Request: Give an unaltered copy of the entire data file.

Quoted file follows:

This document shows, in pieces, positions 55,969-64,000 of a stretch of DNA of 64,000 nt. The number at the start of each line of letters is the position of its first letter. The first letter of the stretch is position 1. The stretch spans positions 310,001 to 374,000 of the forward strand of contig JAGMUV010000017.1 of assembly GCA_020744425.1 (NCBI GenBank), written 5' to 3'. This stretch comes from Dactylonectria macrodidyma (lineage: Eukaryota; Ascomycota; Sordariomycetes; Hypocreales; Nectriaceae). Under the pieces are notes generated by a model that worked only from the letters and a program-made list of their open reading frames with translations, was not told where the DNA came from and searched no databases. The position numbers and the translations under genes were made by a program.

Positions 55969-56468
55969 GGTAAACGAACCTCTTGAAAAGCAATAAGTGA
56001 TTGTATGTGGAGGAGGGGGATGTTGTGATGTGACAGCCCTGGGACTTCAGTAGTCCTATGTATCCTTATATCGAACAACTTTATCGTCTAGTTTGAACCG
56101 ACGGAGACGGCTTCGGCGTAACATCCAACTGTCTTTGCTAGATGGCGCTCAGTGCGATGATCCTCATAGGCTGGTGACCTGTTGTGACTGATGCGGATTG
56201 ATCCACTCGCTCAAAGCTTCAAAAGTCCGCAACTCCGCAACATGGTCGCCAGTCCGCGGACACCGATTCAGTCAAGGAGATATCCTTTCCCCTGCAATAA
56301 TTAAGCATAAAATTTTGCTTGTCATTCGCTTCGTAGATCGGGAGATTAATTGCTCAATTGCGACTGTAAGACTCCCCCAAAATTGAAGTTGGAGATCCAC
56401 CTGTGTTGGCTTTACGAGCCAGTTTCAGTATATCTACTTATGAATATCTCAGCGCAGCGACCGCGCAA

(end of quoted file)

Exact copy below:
This document shows, in pieces, positions 55,969-64,000 of a stretch of DNA of 64,000 nt. The number at the start of each line of letters is the position of its first letter. The first letter of the stretch is position 1. The stretch spans positions 310,001 to 374,000 of the forward strand of contig JAGMUV010000017.1 of assembly GCA_020744425.1 (NCBI GenBank), written 5' to 3'. This stretch comes from Dactylonectria macrodidyma (lineage: Eukaryota; Ascomycota; Sordariomycetes; Hypocreales; Nectriaceae). Under the pieces are notes generated by a model that worked only from the letters and a program-made list of their open reading frames with translations, was not told where the DNA came from and searched no databases. The position numbers and the translations under genes were made by a program.

Positions 55969-56468
55969 GGTAAACGAACCTCTTGAAAAGCAATAAGTGA
56001 TTGTATGTGGAGGAGGGGGATGTTGTGATGTGACAGCCCTGGGACTTCAGTAGTCCTATGTATCCTTATATCGAACAACTTTATCGTCTAGTTTGAACCG
56101 ACGGAGACGGCTTCGGCGTAACATCCAACTGTCTTTGCTAGATGGCGCTCAGTGCGATGATCCTCATAGGCTGGTGACCTGTTGTGACTGATGCGGATTG
56201 ATCCACTCGCTCAAAGCTTCAAAAGTCCGCAACTCCGCAACATGGTCGCCAGTCCGCGGACACCGATTCAGTCAAGGAGATATCCTTTCCCCTGCAATAA
56301 TTAAGCATAAAATTTTGCTTGTCATTCGCTTCGTAGATCGGGAGATTAATTGCTCAATTGCGACTGTAAGACTCCCCCAAAATTGAAGTTGGAGATCCAC
56401 CTGTGTTGGCTTTACGAGCCAGTTTCAGTATATCTACTTATGAATATCTCAGCGCAGCGACCGCGCAA